A date has been set for a public inquiry which will look into failings at Stafford Hospital.
The Conservatives promised the probe in opposition after the health watchdog said "appalling" standards had caused needless deaths.
Inquiry chairman Robert Francis QC said it would start with opening statements on Monday 8 November and hear evidence the following week.
He hoped it would identify "broader lessons" for the NHS's future.
Mr Francis said he was committed to carrying out an independent, evidence-based, transparent process.
'Candid and reflective'
He said it would build on the work of his earlier independent inquiry which investigated care provided by Mid Staffordshire NHS Foundation Trust between January 2005 and March 2009.
"I believe this is an important opportunity to contribute to the improvement of standards in the NHS and the protection of the public, building on the lessons from Mid Staffordshire," he said.
"My aim is that, through an open, candid and reflective consideration of the events at Mid Staffordshire, the inquiry will be able to make recommendations which will assist to shape the regulatory, supervisory and commissioning structures of the NHS of the future."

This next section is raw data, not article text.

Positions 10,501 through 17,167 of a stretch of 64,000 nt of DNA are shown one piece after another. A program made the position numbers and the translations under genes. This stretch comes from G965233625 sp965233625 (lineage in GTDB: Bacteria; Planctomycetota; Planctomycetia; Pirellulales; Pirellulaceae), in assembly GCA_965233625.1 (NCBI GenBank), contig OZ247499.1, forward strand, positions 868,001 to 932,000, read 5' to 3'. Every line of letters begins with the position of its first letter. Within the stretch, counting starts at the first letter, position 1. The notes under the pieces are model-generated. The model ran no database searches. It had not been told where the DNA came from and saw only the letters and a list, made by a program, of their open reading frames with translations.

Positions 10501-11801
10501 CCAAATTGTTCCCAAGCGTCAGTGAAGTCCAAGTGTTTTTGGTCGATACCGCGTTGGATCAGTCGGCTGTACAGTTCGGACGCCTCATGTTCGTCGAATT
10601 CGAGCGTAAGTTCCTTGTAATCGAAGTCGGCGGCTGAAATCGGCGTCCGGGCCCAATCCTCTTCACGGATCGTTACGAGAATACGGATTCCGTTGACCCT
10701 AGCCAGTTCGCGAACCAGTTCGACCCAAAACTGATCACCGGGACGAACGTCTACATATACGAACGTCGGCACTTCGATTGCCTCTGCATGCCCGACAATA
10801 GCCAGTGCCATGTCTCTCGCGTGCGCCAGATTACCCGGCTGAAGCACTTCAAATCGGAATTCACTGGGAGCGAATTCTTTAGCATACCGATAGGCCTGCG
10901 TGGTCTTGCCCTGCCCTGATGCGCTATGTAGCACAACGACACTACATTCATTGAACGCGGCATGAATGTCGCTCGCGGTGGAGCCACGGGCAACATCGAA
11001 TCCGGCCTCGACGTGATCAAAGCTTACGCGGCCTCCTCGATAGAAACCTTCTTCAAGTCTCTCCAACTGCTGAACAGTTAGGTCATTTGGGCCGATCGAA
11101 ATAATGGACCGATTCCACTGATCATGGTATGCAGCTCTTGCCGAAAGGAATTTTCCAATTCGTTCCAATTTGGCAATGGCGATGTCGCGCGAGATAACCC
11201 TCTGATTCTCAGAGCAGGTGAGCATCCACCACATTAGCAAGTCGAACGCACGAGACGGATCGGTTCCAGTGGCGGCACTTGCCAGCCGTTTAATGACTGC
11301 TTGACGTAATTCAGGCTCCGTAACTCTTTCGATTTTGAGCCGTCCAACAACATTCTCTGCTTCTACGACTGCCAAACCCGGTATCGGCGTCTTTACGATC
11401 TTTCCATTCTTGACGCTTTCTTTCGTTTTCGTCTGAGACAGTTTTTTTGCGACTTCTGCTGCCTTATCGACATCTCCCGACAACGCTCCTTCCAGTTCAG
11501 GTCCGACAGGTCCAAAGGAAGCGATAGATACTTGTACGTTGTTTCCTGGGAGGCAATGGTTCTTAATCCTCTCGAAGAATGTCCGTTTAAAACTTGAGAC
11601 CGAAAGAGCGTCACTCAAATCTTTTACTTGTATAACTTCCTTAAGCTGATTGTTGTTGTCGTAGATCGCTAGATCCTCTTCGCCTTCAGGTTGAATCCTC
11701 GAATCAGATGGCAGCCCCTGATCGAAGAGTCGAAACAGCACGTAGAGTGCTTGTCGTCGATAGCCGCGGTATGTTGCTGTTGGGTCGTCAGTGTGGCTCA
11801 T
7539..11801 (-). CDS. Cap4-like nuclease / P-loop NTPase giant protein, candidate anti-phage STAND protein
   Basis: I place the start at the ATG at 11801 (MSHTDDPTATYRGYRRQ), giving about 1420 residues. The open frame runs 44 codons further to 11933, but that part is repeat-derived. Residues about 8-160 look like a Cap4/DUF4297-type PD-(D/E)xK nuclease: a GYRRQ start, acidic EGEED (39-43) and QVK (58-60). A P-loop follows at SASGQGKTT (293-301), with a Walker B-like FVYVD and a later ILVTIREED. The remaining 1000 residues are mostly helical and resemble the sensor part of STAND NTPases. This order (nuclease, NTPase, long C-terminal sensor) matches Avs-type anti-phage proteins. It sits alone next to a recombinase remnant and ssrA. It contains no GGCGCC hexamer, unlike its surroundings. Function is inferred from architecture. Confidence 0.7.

Campaigners called for a public inquiry after the former Healthcare Commission said in 2009 about 400 more people died at the hospital between 2005 and 2008 than would have been expected.
Despite two previous inquiries, campaigners demanded a public inquiry which would compel witnesses to attend and be cross-examined.
They took the podium at the Conservative Party Conference in Birmingham on Tuesday to thank Health Secretary Andrew Lansley for allowing one to be held.
In July, the health watchdog said Stafford Hospital had made considerable progress since the damning report of 2009.
The Care Quality Commission's report said the trust had worked hard to address issues.